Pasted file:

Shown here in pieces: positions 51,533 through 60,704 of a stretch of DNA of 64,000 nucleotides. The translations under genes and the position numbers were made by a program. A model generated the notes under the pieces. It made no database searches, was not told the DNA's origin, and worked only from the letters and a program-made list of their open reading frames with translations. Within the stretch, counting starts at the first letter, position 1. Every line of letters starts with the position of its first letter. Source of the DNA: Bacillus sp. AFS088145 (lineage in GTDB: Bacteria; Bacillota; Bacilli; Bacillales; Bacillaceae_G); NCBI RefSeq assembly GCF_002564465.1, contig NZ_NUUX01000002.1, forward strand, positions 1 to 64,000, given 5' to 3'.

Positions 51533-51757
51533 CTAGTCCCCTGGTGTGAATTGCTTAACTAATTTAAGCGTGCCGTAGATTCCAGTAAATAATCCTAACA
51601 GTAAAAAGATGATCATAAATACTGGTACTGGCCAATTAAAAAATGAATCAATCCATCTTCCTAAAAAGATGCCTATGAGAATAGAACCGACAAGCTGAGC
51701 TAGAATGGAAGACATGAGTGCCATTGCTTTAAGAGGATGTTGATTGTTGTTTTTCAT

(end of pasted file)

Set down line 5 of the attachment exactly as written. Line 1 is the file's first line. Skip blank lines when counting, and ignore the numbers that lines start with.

51701 TAGAATGGAAGACATGAGTGCCATTGCTTTAAGAGGATGTTGATTGTTGTTTTTCAT